Background: The role of Epstein-Barr (EBV) virus in central nervous system (CNS) infections is not fully resolved. It is clearly associated with lymphoproliferative disease of immunosuppressed persons, and may cause encephalitis.
Methods: We reviewed the medical records, imaging and laboratory findings of all patients EBV DNA PCR positive in cerebrospinal fluid (CSF) during 2000 to 2009 in the Helsinki University Central Hospital.
Results: We identified 32 patients with EBV DNA in CSF. 11 had history of allogeneic hematopoietic stem cell transplantation, 7 solid organ transplantation and 5 HIV/AIDS. 5 patients had no preceding immunodeficiency.In 8 of the cases, another pathogen was identified in CSF. These were M. tuberculosis (2), T. gondii (2), Aspergillus (1), Herpes simplex virus 1 (1), C. neoformans (1) and Human herpesvirus 6 (1). Altogether in 15/32 (47%) of the cases the clinician had a strong suspicion of cause other than EBV for the patients' CNS symptoms/findings.Of note, 7 of 11 (64%) patients with stem cell transplantation had encephalitis (univariate odds ratio 5.6; confidence Interval 1.1-27.4). Of these 6 had no other pathogen identified.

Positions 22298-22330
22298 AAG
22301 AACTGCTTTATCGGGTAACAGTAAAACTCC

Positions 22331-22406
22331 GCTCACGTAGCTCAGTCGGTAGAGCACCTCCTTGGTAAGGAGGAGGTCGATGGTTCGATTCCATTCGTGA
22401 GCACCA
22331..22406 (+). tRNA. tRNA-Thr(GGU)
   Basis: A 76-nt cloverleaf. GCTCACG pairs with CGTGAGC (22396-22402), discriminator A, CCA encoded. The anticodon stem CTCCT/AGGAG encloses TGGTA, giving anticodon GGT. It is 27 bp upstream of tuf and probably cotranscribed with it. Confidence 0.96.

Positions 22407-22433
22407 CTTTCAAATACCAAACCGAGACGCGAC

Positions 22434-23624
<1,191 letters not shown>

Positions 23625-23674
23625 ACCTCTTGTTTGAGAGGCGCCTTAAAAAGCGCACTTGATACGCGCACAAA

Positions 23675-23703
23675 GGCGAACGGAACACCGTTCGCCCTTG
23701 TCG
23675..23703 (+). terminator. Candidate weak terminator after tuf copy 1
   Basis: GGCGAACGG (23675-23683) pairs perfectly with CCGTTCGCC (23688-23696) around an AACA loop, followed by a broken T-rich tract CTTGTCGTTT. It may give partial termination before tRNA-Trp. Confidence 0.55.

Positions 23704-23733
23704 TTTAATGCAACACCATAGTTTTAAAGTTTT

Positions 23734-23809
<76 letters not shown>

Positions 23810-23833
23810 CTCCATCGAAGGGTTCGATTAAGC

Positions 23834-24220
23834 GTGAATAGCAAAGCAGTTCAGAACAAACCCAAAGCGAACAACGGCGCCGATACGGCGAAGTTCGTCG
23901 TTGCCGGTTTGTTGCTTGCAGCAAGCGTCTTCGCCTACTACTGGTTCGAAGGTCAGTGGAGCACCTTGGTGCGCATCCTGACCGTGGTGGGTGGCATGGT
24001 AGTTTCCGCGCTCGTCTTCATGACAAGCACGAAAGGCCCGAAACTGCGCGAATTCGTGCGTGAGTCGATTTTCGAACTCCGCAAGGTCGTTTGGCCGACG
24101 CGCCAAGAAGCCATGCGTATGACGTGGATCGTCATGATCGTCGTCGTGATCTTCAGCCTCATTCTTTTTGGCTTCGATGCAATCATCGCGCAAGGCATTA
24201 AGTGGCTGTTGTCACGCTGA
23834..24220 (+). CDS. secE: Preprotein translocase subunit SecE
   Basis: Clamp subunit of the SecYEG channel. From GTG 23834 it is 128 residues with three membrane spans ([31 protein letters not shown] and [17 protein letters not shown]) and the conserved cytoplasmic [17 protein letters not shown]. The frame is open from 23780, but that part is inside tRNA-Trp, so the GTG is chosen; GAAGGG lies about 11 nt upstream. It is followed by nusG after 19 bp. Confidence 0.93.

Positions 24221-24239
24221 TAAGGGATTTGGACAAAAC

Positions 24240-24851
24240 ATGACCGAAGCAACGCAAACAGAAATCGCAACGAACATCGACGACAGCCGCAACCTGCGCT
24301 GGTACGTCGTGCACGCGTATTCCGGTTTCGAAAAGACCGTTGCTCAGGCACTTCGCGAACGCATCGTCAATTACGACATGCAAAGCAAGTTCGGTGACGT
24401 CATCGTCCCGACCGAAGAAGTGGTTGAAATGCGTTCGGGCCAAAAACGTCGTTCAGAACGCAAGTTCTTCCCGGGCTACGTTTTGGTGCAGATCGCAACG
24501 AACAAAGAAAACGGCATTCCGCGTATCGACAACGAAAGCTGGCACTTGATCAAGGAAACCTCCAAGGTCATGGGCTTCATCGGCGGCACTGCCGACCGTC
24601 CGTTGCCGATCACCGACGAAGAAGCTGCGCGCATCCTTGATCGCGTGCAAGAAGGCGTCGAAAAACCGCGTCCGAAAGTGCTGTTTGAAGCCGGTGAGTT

Conclusions: EBV DNA was often found together with other microbial findings in CSF of immunocompromised patients. EBV seems to be associated with encephalitis in stem cell transplant recipients.